But the Heat proved that they could (to our unpleasant surprise) on their way to winning 58 games and sending those teams packing in the playoffs.
One could argue that the L.A. Lakers failed because their payroll was over $30 million more than the Heat’s. You could also say that Mark Cuban was successful because he also paid to win with the third-highest payroll in the league (more than $25 million more than the Heat's)—and win is just what the Mavs did.
More money allowed the Mavericks to have better quality players from the starting rotation and through to its bench—the deepest bench in the league. Their quality guys were numerous and included Dirk Nowitzki, Shawn Marion, Tyson Chandler, Jason Terry, Jason Kidd, JJ Barea and DeShawn Stevenson.
So deep were the Mavs that they didn't have to make a trade to replace the injured Caron Butler.
While the Heat had Miami Thrice and Udonis Haslem, the talent dropped off sharply from there with non-money players and it showed everywhere from the point guard, center and the bench.
If it were not for Dallas’ ridiculously stingy zone defense, however, that prevented a LeBron James explosion, it’s unlikely the Mavs would be the current NBA champions.
In fact, the Blazers, Lakers and Thunder were much better teams than the Mavs made them out to be and so were the Miami Heat.
So if your argument is that Miami failed, you would also have to admit that you think that the cattle rustlers from Texas are an unworthy champion and that their dominating run that left the Blazers, Lakers, Thunder and Heat in the dust was a ridiculous fluke.
On the contrary, the Miami Heat’s season with a team in their first year together was a huge success and they simply were beaten by a better-built team in the end.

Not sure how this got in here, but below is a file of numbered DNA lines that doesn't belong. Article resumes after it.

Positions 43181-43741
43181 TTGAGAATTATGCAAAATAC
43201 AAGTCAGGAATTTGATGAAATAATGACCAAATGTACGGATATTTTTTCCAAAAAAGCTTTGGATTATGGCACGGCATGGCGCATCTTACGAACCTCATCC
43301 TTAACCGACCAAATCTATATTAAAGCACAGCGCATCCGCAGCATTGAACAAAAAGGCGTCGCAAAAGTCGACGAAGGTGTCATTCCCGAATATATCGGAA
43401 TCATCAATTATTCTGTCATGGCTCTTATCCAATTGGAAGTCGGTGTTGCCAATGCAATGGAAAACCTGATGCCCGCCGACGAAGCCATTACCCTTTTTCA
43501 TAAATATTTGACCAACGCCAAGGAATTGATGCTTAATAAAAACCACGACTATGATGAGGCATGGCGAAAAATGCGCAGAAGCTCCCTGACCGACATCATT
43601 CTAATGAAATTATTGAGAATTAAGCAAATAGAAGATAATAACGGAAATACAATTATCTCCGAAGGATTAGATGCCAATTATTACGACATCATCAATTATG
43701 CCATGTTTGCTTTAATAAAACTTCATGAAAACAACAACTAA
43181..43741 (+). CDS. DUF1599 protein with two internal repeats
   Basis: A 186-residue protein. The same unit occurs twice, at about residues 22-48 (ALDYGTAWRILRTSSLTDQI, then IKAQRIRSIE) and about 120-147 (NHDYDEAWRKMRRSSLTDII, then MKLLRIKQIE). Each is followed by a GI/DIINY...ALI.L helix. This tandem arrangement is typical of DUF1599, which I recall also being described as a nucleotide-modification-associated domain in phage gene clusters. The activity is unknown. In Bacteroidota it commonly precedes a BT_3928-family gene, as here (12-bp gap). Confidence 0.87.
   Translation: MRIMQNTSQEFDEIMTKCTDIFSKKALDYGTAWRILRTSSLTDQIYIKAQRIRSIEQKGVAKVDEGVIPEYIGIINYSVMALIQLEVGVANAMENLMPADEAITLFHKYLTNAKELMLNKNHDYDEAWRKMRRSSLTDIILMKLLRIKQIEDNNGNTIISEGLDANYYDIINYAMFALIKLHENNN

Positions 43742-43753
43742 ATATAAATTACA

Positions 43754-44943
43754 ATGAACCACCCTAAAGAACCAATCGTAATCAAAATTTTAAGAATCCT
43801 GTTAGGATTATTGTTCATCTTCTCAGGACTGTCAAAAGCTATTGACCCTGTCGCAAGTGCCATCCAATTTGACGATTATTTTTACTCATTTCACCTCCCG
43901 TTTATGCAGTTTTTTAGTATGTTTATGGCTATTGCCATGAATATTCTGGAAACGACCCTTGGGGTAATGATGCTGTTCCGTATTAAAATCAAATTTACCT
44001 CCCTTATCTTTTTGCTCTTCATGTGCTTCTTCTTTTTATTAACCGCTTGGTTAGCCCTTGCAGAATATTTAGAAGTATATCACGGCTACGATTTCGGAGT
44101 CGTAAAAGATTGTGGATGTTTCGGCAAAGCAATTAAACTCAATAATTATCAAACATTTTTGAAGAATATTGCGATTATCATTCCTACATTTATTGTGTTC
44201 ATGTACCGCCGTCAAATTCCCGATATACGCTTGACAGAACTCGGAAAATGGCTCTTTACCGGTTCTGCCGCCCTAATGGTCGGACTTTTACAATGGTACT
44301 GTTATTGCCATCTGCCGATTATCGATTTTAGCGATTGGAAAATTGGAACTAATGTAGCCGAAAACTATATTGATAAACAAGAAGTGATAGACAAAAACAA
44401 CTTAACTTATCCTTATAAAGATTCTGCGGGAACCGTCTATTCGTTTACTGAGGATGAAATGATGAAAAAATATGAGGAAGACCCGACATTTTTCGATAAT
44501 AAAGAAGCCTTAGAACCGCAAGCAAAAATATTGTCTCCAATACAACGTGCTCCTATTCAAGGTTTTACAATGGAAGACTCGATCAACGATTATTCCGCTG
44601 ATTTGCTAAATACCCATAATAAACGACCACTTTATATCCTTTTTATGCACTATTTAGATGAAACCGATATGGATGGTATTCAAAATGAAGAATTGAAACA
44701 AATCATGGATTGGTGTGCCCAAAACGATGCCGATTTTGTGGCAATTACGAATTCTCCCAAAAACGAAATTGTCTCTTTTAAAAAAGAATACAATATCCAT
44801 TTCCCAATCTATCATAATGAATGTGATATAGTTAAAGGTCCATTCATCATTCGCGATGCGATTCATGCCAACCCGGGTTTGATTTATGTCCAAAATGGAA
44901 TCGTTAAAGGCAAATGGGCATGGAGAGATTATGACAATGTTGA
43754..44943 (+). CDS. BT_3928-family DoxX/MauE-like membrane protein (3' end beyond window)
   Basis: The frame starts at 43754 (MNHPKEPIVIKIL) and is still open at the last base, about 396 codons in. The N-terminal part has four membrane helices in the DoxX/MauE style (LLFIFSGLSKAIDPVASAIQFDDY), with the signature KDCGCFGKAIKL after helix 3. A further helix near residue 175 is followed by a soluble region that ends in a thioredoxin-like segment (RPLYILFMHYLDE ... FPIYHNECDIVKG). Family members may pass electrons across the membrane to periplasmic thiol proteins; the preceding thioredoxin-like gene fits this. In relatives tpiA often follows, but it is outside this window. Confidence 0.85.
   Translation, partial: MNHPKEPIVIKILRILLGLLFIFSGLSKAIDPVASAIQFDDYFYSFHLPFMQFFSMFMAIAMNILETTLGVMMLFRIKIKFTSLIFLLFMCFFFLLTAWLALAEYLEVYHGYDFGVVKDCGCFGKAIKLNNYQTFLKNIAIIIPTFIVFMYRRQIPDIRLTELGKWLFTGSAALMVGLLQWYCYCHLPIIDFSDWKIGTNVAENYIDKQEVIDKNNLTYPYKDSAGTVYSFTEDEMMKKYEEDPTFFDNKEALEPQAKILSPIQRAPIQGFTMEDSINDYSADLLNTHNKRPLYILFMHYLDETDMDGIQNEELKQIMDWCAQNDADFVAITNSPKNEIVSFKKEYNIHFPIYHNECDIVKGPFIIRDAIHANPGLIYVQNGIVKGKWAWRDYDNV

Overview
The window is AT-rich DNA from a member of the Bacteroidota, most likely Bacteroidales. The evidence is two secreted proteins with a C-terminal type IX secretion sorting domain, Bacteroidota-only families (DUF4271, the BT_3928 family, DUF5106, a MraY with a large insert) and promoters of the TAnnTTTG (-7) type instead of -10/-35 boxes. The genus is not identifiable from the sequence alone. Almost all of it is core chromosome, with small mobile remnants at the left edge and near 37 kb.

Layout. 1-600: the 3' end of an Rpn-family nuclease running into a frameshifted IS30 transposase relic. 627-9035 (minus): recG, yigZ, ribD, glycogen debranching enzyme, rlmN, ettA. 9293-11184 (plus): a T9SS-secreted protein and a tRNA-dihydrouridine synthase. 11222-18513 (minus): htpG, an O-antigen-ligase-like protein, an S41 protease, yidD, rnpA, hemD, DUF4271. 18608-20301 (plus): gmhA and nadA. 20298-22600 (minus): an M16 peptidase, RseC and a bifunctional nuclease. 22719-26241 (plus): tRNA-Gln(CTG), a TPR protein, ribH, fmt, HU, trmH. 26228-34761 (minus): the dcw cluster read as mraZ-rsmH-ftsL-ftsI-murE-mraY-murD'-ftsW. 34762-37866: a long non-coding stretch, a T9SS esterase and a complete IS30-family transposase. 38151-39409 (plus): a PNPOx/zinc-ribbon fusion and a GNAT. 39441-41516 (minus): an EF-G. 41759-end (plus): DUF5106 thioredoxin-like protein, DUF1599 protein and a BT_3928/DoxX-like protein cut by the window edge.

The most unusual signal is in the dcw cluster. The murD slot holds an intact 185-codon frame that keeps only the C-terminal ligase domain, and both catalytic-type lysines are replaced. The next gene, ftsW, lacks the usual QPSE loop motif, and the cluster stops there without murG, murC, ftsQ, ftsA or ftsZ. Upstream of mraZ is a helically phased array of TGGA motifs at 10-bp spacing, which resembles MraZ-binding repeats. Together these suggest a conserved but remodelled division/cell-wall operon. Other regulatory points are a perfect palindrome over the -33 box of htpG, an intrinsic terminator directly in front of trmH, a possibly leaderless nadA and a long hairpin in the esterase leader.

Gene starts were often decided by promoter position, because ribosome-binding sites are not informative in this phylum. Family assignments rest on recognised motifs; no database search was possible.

The Prosecution: Ethan S.
There are a few standout teams in the NBA that could potentially stop the Heat next season.
First, Oklahoma City is a young and markedly improving team. Having reached the Western Conference finals this season, it is not a stretch to predict the Thunder to reach the Finals over the next few years. The team has size down low (Kendrick Perkins) and a talented point guard in Russell Westbrook that can attack the Heat at their weakest positions.
The Dallas Mavericks also have to be included in this discussion. Not only did the team prove it can beat the Heat this year, but now imagine how good the team would be with a healthy Caron Butler in the mix?
One should not count out the L.A. Lakers. True, the team is getting older but I feel the primary reason the team lost this year was due to complacency, being that it was Phil Jackson’s last season and the team had already won the previous two years.
Next season (assuming there’s no extended lockout cancelling the season) L.A. will be hungrier and well rested after the early playoff exit. Add coach Mike Brown to the mix and expect the team to be a defensive force in the league.
In the East, expect Orlando, Chicago and New York to give Miami a run for its money.
With Orlando, the Magic have perhaps the NBA’s best two-way player in Dwight Howard. If he can be paired with a legitimate All-Star either on the wings or at the point, the Magic will be a top contender. If a defensive stopper like Shane Battier can be added to the mix, this team could even become the favorite.
The Chicago Bulls surprised many this year by earning the best record in the league. Rose is an incredible player who is only going to improve each year. Meanwhile, Luol Deng proved exceptional in serving as a Scottie Pippen-like complementary player with his scoring, rebounding, and defense.
The shooting guard position is the only weak spot on the roster. If the Bulls could get a solid player at this position (for example, Jason Richardson), then the Bulls should have enough firepower to go along with its dominating defense to overcome the Heat.
Finally, one should not count out the Knicks. The team has two of the best players in Amar’e Stoudemire and Carmelo Anthony. If New York can acquire a third elite player (such as Chris Paul) as well as an interior defender, the Knicks may prove to be too much for the Heat to handle.
Overall, there will be several teams that will offer plenty of resistance to letting the Heat dominate the league and give hope to all of the Heat haters around the world.
The Defense: Rich
The league’s most dominant center will in all likelihood remain with the Magic next year and if last season is any indication, he’s getting better all the time.